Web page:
(Family Features) Mobile phones, laptops, tablets, game consoles, cameras - electronic devices are a big part of American life. In fact, Americans own an average of 24 electronic products per household, according to the Consumer Electronics Association. With technology changing so rapidly and new "it" devices hitting the market every few months, a lot of those devices get discarded quickly. That adds up to a lot of potential e-waste.
In fact, a recent survey sponsored by RadioShack found:
- More than 90 million American adults 18 and over have unused technology products lying around the house.
- As part of that pile of retired tech, a third of mobile phone users report owning unused phones - and more than half of those with unused phones own two or more.
Some unused electronics just collect dust, but many get thrown away. The Environmental Protection Agency's most recent report showed that nearly 1.8 million tons of e-waste was simply trashed.
Fortunately, it's easier than ever to keep old electronics out of the waste stream.
Donate. Donations give schools, nonprofits and lower-income families access to equipment they might not otherwise afford. Before donating, check with the organization to see what they need.
Trade Up. If you are ready to upgrade to something new, programs such as RadioShack's Trade & Save let you swap retired technology for store credit toward your purchase. Simply bring eligible working electronics and accessories to a participating store or log on to www.radioshacktradeandsave.com for appraisal information. When you complete your trade in a store, you'll immediately receive the appraised value in the form of a store gift card (except where prohibited by law). Trade-ins may also be completed via mail by requesting a free shipping label available on the program website. In that case, a store gift card for the trade-in value will be mailed after the product is received. There's even a free Trade & Save app available to appraise your unused technology using iOS and Android devices. Products traded in are refurbished or recycled.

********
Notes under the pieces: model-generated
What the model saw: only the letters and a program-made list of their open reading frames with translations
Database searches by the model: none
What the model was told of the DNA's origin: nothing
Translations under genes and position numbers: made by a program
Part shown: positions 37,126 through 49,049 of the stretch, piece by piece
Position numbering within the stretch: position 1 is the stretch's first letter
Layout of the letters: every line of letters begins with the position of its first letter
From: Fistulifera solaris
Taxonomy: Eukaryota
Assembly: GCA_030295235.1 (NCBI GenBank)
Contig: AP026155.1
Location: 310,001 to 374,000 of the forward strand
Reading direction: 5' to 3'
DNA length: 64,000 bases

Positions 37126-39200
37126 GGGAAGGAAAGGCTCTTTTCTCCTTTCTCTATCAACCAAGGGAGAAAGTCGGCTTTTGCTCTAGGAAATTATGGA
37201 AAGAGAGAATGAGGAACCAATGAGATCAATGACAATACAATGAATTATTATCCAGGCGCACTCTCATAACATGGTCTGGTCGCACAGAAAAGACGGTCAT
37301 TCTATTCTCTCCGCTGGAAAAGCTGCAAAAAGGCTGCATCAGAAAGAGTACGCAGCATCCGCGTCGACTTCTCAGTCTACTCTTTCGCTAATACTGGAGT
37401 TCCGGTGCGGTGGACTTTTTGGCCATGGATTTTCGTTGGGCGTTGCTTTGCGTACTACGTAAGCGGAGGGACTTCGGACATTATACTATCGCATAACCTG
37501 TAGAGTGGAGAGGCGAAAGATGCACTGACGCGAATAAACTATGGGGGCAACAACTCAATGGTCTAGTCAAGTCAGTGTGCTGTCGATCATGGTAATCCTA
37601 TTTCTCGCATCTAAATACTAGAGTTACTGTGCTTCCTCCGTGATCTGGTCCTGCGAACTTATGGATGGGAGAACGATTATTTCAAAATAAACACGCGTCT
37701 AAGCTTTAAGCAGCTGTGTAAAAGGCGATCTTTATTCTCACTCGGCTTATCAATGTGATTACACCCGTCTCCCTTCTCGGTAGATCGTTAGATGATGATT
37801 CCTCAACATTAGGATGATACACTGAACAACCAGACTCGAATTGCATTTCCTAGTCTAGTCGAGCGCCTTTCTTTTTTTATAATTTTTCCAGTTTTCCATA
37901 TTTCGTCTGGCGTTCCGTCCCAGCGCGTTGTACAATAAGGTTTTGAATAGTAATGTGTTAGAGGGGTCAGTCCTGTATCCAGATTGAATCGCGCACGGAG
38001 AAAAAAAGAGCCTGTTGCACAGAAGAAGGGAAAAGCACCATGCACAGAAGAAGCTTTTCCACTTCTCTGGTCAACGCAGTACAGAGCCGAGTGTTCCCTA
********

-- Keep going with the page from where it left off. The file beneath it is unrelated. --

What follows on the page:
Recycle. Electronics in nonworking condition should be recycled. Check www.Earth911.com or www.e-stewards.org to find a recycling center near you. Many states have regulations about disposing and recycling electronics. Learn more about your state's laws at www.electronicstakeback.com.
Don't Forget the Batteries. Recycling your rechargeable batteries is another easy step you can take. Retailers like RadioShack also recycle rechargeable batteries. To date, the company has collected more than 5 million pounds in rechargeable batteries through Call2Recycle (www.Call2Recycle.org).
Don't let your old electronics gather dust or add to the waste stream. It just takes a few simple steps to put your devices to better use.
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